Dandelion Wine

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So you always boil all the liquid? I thought id seen somewhere in th thread that you only boil a portion when doing a large batch? What does the second boil actually achieve?
I always make it exactly like written. There aren't two boils so I'm not sure what you are asking me. If you're asking why I pour boiling water over the flowers at the beginning, that's to kill critters and bugs and things as well to extract color and flavor. The boil that I do with the flowers also extracts color and flavor, and sanitizes the liquid and sugar before adding yeast.
 

mattwaddy

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Thanks for confirming yooper, i'll just boil it in batches then a gallon at a time.
 

Cyprusrom

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Many recipes that I found,for one gallon of wine, call for one package of yeast. Some just say add yeast, no amount specified.
On the package that I have, EC1118, it says it can make 1-6 gallons.
How much would I add for a 3 gallon batch? Can I add an entire package(5g)? What happens if you add "too much"?
Thank you.
 

Hraefn

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Picked the flowers and started May 2014; racked to secondary at the end of June, bottled in February 2015. Turned out great, really neat flavor, strong without tasting much alcohol, though sweet instead of dry.

Thank you Yooper for this recipe!

I'd love to make this again... but separating those petals :(
 

IrishBrewer420

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I'll be starting a batch of dandelion later this year. Really looking forward to it (except for picking the petals) but I expect it will be worth it. Dandelions grow plentiful in my area, and I'm planning a 5 gallon batch which by my recipe calculations would require about 2.5 gallons of petals. There is something to be said for harvesting the land and making wine out of it, so much better than using grocery store fruits and juices.

My recipe simply says to mix very hot water as my base to extract the color and flavor of the petals in my primary, but I see you boiling them on the stove. My recipe makes no mention of this step. Would you say it is better to boil the petals on the stove and use that water as my base? Or can I just use very hot water?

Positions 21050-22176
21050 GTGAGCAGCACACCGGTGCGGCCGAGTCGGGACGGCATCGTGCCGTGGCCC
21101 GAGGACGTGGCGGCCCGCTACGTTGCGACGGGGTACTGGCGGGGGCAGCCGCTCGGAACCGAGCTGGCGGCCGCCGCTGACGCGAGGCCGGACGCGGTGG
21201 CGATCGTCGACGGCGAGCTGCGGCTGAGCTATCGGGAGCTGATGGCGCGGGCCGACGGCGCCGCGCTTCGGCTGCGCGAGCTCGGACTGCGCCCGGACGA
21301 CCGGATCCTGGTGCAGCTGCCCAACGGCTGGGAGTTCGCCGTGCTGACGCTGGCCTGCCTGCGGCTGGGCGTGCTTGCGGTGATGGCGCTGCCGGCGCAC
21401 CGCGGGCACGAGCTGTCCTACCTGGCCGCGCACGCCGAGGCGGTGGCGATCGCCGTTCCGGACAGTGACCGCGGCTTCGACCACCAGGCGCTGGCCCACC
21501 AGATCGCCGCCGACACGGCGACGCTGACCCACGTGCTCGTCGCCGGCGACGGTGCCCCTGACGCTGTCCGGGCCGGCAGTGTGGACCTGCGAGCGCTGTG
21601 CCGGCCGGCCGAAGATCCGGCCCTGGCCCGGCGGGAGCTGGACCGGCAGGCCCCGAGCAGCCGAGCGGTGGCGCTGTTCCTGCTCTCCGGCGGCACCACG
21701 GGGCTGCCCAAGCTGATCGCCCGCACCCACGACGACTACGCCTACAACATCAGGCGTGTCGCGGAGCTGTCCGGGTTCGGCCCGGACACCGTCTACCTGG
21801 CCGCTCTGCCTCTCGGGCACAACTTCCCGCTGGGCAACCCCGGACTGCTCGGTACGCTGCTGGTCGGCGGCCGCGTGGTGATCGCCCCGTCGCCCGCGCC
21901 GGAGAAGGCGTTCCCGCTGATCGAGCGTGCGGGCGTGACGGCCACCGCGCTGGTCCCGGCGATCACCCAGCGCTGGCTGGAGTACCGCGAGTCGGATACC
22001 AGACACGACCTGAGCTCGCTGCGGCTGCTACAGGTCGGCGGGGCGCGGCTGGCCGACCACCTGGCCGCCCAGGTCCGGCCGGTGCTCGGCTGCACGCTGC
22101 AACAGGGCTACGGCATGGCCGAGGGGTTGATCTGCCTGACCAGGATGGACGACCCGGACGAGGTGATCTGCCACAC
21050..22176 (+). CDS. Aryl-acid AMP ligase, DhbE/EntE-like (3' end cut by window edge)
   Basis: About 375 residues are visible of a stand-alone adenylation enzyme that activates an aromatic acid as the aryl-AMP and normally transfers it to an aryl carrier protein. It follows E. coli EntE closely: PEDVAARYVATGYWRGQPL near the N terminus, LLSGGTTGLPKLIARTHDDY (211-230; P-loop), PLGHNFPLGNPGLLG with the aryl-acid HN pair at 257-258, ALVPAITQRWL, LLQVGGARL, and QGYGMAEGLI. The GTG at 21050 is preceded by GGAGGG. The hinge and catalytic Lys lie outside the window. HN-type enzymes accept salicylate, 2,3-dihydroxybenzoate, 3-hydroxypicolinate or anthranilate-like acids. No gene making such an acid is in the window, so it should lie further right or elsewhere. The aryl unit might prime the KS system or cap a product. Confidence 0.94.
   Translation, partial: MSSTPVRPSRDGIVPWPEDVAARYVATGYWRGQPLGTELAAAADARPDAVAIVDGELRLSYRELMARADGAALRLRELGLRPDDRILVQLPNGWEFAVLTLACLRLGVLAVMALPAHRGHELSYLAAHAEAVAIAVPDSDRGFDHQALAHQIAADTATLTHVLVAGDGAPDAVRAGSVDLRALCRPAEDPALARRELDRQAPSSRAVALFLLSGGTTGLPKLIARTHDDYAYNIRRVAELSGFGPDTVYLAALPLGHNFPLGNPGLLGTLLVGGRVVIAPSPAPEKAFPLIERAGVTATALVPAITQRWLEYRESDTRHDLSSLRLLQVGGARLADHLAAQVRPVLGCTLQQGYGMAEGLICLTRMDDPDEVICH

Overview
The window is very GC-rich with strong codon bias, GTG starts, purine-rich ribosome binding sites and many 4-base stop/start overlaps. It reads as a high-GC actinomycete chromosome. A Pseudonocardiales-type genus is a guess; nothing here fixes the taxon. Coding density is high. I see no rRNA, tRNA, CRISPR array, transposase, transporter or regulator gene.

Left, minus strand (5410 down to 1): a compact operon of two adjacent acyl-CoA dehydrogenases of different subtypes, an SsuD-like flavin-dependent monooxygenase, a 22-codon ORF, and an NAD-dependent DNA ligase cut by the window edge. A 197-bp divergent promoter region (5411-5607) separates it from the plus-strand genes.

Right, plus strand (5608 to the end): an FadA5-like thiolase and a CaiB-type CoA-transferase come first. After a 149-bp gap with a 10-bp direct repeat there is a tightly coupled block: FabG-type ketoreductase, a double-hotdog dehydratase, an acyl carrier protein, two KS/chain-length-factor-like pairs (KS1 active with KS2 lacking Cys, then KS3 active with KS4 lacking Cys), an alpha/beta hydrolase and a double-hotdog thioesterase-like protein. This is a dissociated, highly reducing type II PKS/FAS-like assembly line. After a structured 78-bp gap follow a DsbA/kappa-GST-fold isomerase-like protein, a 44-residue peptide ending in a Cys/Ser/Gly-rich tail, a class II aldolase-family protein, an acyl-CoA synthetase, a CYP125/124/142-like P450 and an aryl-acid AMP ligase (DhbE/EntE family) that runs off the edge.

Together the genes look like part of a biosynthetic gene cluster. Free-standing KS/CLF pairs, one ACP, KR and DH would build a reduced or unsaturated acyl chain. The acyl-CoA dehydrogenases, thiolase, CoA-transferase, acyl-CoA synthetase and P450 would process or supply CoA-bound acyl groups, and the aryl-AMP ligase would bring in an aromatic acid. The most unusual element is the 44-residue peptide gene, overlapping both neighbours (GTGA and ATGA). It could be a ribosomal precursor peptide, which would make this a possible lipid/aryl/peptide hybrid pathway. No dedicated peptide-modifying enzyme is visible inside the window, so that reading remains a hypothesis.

Also, I need to know, can I really only use just the petals? I know I can't use any green/foreign matter, but do I have to discard the center of the top where the pollen is found? If can't use that portion of the flower, what exactly is the reason?
 
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I'll be starting a batch of dandelion later this year. Really looking forward to it (except for picking the petals) but I expect it will be worth it. Dandelions grow plentiful in my area, and I'm planning a 5 gallon batch which by my recipe calculations would require about 2.5 gallons of petals. There is something to be said for harvesting the land and making wine out of it, so much better than using grocery store fruits and juices.

My recipe simply says to mix very hot water as my base to extract the color and flavor of the petals in my primary, but I see you boiling them on the stove. My recipe makes no mention of this step. Would you say it is better to boil the petals on the stove and use that water as my base? Or can I just use very hot water?

Also, I need to know, can I really only use just the petals? I know I can't use any green/foreign matter, but do I have to discard the center of the top where the pollen is found? If can't use that portion of the flower, what exactly is the reason?
I guess you could use hot water- I like mine best this way and haven't changed it since settling on this about 10 years ago. Lots of people use difference recipes and techniques, and you may like a different method.

I don't know what the "center of the top where the pollen is found" means, sorry. I use the yellow petals, pretty much the whole flower except for the green parts.
 

IrishBrewer420